The University and College Union (UCU) has announced that following cuts to University Superannuation Scheme (USS) members’ pensions, the UCU is due to hold a strike ballot this October. Oxford University is among the institutions whose staff will hold will hold strike ballots over both cuts to USS members’ pensions, and pay and working conditions.
University employers are being accused of cutting the USS members’ guaranteed annual pension by 35%. This move was decided by Universities UK (UUK) in a vote to cut thousands of pounds from the retirement benefits of university staff. The plans were based on a valuation of the USS scheme conducted at the beginning of the pandemic, during which the economy was experiencing market crashes. The UCU refers to this valuation of the USS scheme as “flawed”.
Alternate proposals for reform of the USS scheme were put forth by the UCU at the Joint Negotiating Committee, with employers present as represented by UUK. These proposals were not accepted and options to delay the move were also rejected.
University staff are also said to be in dispute over “declining staff pay, the use of casualised contracts, unsafe workloads and equality failings.” The UCU produced research findings showing that 42% of teaching staff are employed on zero hours contracts, while 49% are employed on insecure, fixed-term contracts.
Furthermore, the UCU cites that pay for university staff has fallen by around 20% between 2009 and 2019, with employers making below inflation offers while tuition fees grow. Equality failings relating to staff pay are also to be on the second strike ballot. The UCU highlighted the gender pay gap of 15.5% and the figures provided by the Higher Education Statistics Agency revealing that of 22,810 professors in the UK, 27% are women and 1% are black. Consequently, the UCU is calling for “a £2.5k pay increase; an end to race and gender pay injustice; a framework eliminating the use of precarious contracts, such as zero-hours employment; and meaningful action to tackle unmanageable workloads.”
The University and College Union confirmed on Wednesday that strike ballots will open at UK universities on Monday 18 October unless employers meet its demands.
The UCU’s higher education committee confirmed that 152 institutions will be balloted in total, with six being balloted on USS only, 83 are to be balloted over pay and working conditions, and 63 balloting over both USS and pay and working conditions. The University of Oxford will be balloting over both issues.
The UCU expects employers to negotiate offers regarding both USS and pay and working conditions or face disruption to the end of term and the beginning of the next one, with the ballot running until the 4 November unless the disputes are resolved.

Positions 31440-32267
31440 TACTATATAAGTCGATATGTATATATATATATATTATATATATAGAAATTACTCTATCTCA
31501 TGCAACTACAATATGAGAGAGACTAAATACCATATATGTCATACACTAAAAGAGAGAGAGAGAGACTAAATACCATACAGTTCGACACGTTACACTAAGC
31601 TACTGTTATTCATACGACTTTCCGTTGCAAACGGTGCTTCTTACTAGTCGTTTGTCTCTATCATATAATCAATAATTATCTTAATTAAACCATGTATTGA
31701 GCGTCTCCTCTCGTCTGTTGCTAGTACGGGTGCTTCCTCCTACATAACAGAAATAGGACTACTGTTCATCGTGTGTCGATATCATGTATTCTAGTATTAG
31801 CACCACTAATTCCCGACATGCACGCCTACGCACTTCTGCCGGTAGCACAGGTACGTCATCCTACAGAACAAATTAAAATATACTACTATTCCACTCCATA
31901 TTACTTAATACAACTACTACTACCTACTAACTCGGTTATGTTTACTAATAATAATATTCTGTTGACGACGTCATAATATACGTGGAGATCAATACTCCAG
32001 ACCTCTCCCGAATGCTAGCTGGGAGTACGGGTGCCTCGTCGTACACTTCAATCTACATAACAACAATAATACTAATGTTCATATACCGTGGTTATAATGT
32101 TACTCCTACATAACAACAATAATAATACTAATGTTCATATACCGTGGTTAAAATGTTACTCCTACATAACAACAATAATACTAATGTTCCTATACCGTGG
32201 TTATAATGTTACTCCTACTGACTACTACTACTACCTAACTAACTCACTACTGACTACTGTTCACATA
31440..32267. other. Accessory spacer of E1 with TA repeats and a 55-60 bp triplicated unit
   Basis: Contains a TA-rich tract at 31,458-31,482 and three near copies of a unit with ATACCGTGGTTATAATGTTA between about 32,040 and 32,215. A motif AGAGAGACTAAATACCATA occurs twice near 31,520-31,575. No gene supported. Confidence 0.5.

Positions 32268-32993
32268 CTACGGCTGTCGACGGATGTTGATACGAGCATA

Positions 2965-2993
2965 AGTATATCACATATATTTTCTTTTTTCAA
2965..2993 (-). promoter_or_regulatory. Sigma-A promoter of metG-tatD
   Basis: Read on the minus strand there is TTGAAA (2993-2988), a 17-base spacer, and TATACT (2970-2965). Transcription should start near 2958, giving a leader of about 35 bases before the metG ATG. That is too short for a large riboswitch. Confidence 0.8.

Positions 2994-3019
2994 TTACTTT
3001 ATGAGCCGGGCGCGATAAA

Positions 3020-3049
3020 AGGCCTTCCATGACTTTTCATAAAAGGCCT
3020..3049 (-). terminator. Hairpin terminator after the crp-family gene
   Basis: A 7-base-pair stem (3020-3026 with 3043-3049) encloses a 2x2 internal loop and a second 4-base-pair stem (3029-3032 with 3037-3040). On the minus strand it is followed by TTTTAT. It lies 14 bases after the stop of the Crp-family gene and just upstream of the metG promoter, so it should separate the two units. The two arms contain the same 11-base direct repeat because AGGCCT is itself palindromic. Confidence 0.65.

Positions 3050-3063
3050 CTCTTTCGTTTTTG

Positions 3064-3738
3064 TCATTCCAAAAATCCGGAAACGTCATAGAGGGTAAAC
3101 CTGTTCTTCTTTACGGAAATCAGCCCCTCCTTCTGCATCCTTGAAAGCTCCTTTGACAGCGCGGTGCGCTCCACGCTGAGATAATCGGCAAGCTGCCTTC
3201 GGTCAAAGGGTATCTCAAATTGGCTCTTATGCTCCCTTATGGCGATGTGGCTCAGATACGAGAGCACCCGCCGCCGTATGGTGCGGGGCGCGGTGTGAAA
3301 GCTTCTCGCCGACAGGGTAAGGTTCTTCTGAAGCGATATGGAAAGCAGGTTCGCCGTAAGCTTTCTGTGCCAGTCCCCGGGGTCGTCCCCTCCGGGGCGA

Jo Grady, the UCU General Secretary, provided the following statement: “University staff propped up the entire sector during the pandemic, but they are now being thanked with huge cuts to their pensions, unbearably high workloads, and another below-inflation pay offer – all whilst universities continue to generate a handsome income from tuition fees.
“The truth is that very well paid university leadership, who manage institutions with bigger turnovers than top football clubs, are choosing to exploit the goodwill of staff, repeatedly refusing to address the rampant use of casualised contracts, unsafe workloads or the shocking gender and ethnicity pay gap in the sector.
“Our members across the UK know that working in a university does not have to be like this and are clear that they are ready to take action to stand up for their dignity, defend pensions and win long overdue improvements to their pay and working conditions. There is still time for university chiefs to resolve a situation which is entirely of their own making, but they must return to negotiations and make credible offers.”
The National Union of Students (NUS) has come out in support of the staff ballot, saying “students will hold employers responsible” if employers do not come to “a negotiated settlement and address the fundamental issues repeatedly raised by staff.”
Larissa Kennedy, the NUS National President, said, “As students, we regularly witness how staff and student’s conditions are intertwined. University management forcing staff onto casualised contracts, cutting their pay, and now trying to cut thousands of pounds from their pensions cannot be divorced from the fact that one in 10 students has needed to access a foodbank to survive the pandemic – these aren’t the actions of a university leadership or an education system that have the interests of staff or students at heart.
“Staff working conditions are student learning conditions and we stand shoulder to shoulder with our educators in fighting for a more just education system. We demand fully funded, accessible, lifelong education where our spaces of teaching and learning belong to the students, staff and communities they exist to serve. Until then, it is entirely in the gift of vice chancellors and employers to come to a negotiated settlement and address the fundamental issues repeatedly raised by staff. If they don’t, students will hold employers responsible.”
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